By Drew Singer, Reuters

Source: The Yahoo News

Pushing back on legal services tax

Bar calls proposal 'a barrier to justice'

Gov. Mark Dayton and the DFL-controlled majorities in the legislature have promised to balance the state's $1.1 billion budget deficit with a two-pronged approach: spending cuts and "tax reform" that would increase the revenue coming in to the state's coffers.

Last week, bills that would expand the state's sales tax to include clothing priced at more than $200 and purchases made online were discussed in St. Paul.

Tax reform
It is no secret that a bill to tax legal services will also be introduced at some point this session, and the state bar association is already preparing to lobby against the proposal.  There is simply no variation or language of a bill that would tax legal services that the MSBA could support, said the bar's president Bob Enger.

"No proposal I have seen would [add a tax to legal services] fairly or realistically," he said. "The tax would end up becoming a barrier to justice put on people who can barely afford to access to the justice system right now."

This isn't the first time the idea has been considered in some variation, and there are a handful of states in the U.S. that tax legal services. Since 1987, only two states have enacted such a tax, but both quickly repealed it as opposition grew louder. During Gov. Jesse Ventura's term and Gov. Tim Pawlenty's second term in office, proposals were introduced.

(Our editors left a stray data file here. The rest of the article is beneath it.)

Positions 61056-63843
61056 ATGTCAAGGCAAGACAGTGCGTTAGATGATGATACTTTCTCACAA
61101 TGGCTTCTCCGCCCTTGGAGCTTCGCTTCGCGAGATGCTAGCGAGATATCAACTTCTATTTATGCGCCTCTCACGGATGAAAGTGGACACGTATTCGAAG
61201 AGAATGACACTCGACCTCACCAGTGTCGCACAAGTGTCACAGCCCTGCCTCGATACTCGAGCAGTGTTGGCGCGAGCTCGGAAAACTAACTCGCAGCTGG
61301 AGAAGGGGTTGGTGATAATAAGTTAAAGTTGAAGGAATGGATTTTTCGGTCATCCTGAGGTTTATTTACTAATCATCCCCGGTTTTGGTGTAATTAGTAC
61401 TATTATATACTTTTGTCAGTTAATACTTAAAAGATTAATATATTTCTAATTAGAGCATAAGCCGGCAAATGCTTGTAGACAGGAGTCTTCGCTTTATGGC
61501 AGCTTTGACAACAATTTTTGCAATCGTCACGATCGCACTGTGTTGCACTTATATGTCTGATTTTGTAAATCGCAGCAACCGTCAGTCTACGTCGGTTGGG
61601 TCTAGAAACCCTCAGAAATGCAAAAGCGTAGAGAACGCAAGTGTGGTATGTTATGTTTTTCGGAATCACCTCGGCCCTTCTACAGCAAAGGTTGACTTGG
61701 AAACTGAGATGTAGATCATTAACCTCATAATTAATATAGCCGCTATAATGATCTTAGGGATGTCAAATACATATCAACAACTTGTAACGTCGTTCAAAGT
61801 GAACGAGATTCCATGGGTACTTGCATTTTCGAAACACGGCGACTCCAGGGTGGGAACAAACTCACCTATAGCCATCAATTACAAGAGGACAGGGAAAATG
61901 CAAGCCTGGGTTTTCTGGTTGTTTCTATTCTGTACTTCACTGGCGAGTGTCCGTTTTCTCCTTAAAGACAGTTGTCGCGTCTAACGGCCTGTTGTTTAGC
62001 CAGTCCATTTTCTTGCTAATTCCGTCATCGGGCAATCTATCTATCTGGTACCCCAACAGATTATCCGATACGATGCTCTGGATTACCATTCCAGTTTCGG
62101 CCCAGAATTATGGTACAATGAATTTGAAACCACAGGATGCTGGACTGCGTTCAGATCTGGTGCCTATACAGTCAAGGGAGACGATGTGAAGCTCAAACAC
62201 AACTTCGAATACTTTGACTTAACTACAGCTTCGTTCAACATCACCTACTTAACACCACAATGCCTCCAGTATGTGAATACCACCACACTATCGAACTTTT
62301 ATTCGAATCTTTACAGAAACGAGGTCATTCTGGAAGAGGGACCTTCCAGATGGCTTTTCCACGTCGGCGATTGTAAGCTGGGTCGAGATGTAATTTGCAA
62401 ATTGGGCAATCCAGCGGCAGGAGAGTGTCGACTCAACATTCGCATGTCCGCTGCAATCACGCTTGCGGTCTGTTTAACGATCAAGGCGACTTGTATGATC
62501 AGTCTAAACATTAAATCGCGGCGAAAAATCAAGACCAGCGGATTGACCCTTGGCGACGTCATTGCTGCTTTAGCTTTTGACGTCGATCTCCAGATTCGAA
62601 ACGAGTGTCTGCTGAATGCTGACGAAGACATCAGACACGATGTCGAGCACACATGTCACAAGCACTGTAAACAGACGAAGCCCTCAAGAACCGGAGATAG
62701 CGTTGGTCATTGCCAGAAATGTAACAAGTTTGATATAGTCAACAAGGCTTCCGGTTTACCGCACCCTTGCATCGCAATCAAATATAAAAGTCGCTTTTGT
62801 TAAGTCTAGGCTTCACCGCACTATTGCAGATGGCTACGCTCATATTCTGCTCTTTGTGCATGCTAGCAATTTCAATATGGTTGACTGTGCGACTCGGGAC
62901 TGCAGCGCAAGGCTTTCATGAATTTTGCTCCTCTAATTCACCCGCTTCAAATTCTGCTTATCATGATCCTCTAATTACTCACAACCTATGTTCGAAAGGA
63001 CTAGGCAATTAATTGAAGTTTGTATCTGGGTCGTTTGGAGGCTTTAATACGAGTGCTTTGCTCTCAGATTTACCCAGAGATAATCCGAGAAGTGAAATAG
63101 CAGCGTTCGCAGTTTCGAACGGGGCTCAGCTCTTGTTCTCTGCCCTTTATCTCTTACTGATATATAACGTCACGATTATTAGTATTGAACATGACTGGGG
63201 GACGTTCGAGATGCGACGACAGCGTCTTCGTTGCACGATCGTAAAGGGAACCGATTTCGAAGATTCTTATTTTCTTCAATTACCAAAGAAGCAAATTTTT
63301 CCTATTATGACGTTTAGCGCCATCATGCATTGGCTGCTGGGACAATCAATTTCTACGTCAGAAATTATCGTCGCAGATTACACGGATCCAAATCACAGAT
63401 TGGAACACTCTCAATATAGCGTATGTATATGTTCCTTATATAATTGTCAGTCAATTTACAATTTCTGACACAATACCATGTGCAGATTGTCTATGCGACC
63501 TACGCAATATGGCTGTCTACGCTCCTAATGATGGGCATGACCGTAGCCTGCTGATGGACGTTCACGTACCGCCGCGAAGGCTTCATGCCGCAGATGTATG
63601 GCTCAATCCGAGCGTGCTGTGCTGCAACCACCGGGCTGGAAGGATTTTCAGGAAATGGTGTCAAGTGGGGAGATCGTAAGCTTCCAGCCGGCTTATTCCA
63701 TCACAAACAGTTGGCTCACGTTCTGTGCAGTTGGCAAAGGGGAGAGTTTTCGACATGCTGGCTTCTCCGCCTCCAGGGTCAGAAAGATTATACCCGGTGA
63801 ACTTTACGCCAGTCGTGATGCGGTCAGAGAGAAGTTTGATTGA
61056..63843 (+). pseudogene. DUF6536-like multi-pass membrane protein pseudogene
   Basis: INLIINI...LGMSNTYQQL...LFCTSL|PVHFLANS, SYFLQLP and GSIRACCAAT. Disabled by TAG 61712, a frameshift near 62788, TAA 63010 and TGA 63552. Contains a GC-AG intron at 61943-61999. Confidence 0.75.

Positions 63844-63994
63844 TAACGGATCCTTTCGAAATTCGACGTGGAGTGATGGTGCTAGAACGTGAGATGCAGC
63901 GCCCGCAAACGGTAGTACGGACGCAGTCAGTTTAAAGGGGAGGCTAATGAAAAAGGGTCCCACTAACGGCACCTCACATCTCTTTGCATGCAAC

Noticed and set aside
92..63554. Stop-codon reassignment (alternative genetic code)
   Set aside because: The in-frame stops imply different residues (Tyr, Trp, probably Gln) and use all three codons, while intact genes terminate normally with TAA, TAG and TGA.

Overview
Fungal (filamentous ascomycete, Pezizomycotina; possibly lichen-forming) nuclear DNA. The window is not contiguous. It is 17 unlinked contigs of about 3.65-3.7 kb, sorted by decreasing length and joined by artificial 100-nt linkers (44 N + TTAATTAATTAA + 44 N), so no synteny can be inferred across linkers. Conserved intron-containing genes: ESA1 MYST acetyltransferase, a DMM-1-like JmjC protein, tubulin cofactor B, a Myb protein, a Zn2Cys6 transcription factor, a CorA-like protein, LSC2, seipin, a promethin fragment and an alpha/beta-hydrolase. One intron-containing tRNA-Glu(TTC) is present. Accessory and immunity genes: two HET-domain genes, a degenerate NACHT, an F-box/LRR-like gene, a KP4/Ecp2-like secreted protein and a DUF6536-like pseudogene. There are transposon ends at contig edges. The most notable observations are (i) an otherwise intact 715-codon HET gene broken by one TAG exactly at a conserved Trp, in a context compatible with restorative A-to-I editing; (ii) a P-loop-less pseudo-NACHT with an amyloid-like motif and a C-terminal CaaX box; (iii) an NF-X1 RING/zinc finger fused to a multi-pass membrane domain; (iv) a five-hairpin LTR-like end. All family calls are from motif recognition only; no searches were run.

Economists describe Minnesota's sales tax as "narrow" when compared to other states. Many goods and services are exempt. When compared to income and property tax, sales tax accounts for only about a quarter of total revenue collected -- well below the nationwide average. In addition to legal services, a sales tax would include all professional services such as accounting and financial planning.

Sen. Ron Latz, DFL-St. Louis Park, is chairman of the Senate Judiciary Committee. He is also an employment and criminal defense attorney. He said he favors expanding Minnesota's sales tax to purchases made over the Internet, but  he is skeptical of a tax on legal services.

"Where do you draw the line? That's the debate. We needed to broaden the base, but you want to have a level playing field for businesses in Minnesota and the rest of the country. If the rules exist, they should be fair for everybody," he said.

He is not sure how much momentum a tax on legal services would have among his fellow lawmakers or how likely it is the tax would be approved.

Under Ventura, the tax would have applied across the board to all legal and other professional services. In later years, business-to-business transactions were exempted. Some proposals sent the money collected to the state's general fund, while other ideas suggested putting the money in a silo to help fund the state's civil legal services.

The ideas died, but the phrase "tax on legal services" is still greeted like a bad ghost story in the conference rooms of large firms in the metro area and the break rooms of small firms in outstate Minnesota alike. In fact, it may be the one thing that scares lawyers the most -- from plaintiff's attorneys, to family law, to corporate and everywhere in between.